High Court rules that a clause in a confidentiality agreement is anticompetitive

17 September 2010

Jeremy Robinson

On 14 July 2010, the High Court ruled in Jones v Ricoh UK Limited that a clause in a confidentiality agreement breached Article 101 of the Treaty on the Functioning of the European Union (“TFEU”) and was therefore unenforceable.


Jones owned CMP Group Limited (“CMP”). CMP offered large corporate clients centralised management of their photocopying and related requirements and negotiated on behalf of its clients with manufacturers of multi-functional office automation devices (“MFDs”) to obtain the best terms and provide smooth delivery, installation and servicing of the devices at the clients’ premises.

In 1998, CMP entered into a trading agreement with Ricoh, one of the world’s largest suppliers of MFDs. Ricoh rapidly became the preferred manufacturer recommended by CMP and over 90% of the devices that CMP recommended to clients were Ricoh devices.

CMP became aware of the importance of being in control of its client relationships and so to avoid being cut out of those relationships by Ricoh, entered into a formal Confidentiality Agreement with Ricoh in 1999. The Confidentiality Agreement concerned confidential information relating to CMP’s clients (which CMP needed to disclose to Ricoh during the course of their trading relationship) and restricted Ricoh from using this customer information to trade directly with them.

The dispute

A major client of CMP was ADtranz. In 2000, ADtranz became Bombardier Transportation (“Bombardier”). Bombardier wanted to extend the UK model of its MFD arrangements and issued an invitation to tender (“ITT”) in 2003. Both CMP and Ricoh were invited to tender and bid separately for the contract. As CMP was bidding separately from Ricoh, its bid was based on supplying Toshiba machines. The CMP/Toshiba bid was successful however due to problems with implementation, Bombardier issued a further ITT in 2007. This time the ITT was for the supply of MFDs to the whole Bombardier group on a world-wide basis. CMP was not involved, but in June 2008 CMP learnt that Ricoh had been selected to be Bombardier’s global supplier of MFDs.

Jones sued Ricoh alleging that it was breaching its Confidentiality Agreement by responding to Bombardier’s 2003 and 2007 ITTs, and also by supplying MFDs to Bombardier from June 2008.

Ricoh defended the claim on the basis that, amongst other things, a clause in the Confidentiality Agreement was in breach of Article 101 TFE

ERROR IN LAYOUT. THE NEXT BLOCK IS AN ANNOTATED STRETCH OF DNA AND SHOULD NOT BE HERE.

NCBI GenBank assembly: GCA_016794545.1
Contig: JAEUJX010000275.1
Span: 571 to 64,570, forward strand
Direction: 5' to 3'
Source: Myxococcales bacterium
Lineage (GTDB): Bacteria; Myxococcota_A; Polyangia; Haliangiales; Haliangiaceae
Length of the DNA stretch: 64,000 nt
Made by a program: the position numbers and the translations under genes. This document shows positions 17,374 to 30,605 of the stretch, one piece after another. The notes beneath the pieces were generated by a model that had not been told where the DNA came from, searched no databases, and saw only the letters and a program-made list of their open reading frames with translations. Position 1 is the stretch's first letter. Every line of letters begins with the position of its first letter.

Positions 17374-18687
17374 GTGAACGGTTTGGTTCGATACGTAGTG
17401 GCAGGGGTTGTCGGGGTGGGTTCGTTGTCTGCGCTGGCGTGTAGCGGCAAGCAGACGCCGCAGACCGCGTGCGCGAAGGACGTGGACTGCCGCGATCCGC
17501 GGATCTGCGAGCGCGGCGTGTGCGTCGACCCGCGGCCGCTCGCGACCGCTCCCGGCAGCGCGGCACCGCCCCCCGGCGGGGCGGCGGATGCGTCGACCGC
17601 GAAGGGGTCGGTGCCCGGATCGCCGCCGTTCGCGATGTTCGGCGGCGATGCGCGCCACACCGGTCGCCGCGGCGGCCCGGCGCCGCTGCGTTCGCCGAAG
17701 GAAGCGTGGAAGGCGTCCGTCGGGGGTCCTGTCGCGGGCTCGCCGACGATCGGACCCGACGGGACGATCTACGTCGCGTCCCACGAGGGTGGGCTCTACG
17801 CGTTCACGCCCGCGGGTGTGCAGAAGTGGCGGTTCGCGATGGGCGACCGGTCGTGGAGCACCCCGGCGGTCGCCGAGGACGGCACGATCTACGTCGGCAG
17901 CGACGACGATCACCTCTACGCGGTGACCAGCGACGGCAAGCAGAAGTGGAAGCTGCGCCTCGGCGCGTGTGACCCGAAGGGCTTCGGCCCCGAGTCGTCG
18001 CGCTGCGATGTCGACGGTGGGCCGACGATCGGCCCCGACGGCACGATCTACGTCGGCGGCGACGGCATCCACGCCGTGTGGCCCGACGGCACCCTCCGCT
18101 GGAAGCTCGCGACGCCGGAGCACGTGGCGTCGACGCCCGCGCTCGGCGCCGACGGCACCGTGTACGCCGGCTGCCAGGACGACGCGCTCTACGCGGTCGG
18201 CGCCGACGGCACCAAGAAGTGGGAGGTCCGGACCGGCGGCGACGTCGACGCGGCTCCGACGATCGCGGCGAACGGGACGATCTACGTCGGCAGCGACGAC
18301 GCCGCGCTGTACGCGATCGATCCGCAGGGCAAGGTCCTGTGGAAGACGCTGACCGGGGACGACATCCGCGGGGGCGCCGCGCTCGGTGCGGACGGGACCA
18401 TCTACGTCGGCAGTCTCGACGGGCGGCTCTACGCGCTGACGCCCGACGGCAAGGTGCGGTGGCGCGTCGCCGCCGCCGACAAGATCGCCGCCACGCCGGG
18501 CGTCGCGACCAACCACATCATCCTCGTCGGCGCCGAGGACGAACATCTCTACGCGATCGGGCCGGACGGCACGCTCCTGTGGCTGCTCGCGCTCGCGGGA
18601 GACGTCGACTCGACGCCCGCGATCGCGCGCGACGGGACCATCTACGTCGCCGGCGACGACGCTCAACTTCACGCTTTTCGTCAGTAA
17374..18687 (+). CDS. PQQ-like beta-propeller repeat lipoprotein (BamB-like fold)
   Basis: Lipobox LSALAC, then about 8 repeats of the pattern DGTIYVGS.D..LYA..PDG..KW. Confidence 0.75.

Clause 7 of the Confidentiality Agreement provided that:

"no approach or contact direct or indirect in connection with or during our discussions or whilst any Confidential Information remains in the possession or under the control of any Relevant Person [any connected company] shall be initiated, accepted or made by or on behalf of any Relevant Person to or with any employee, client or supplier of yours or any government body or regulatory or other authority or to or with any other person who to our knowledge has any actual prospective connection with you without your prior written consent."


The High Court interpreted Clause 7 to mean that so long as any confidential information remained in the possession of Ricoh, Ricoh would be in breach of contract if any of the 150 companies in the Ricoh group made or accepted any approach to or from any contact with any of the following:

(i) any client of CMP;

(ii) any governmental body or regulatory or other authority; or

(iii) any other person who to Ricoh’s knowledge “has any prospective connection” with CMP.

The Court noted that there were “a number of instances of sloppy drafting” in the Confidentiality Agreement and that the extent of the prohibitions had little if any commercial justification. The Clause was very broad, unlimited in place, of uncertain and extensive ambit in time and applied to dealings by Ricoh that were not only plausible but very likely to occur.

The Court ruled that the scope of the Clause breached competition law both by object (as the Clause went further than necessary to protect CMP’s confidential information) and effect. If Clause 7 were enforceable, Bombardier would be precluded form receiving a competitive bid from one of the world’s leading supplier’s of MFDs. The Court held that whatever the precise definition of the relevant market, the Clause had the potential effect of appreciably restricting competition. Therefore the Court concluded that Clause 7 fell within Article 101(1) TFEU and was void and unenforceable.

Jones attempted to argue that Clause 7 fell within the vertical agreements block exemption regulation (Regulation 2790/1999). However the Court held that for the purpose of the Confidentiality Agreement, CMP and Ricoh were not operating at different levels of the supply chain, and on that basis Jones could not rely on the block exemption.


This decision serves as a reminder to businesses to ensure that their confidentiality agreements are commercially justifiable, as any provisions that go beyond what is reasonably required to protect confidentiality could be in breach of competition law, and will therefore be void and unenforceable

Source: http://www.bailii.org/ew/cases/EWHC/Ch/2010/1743.html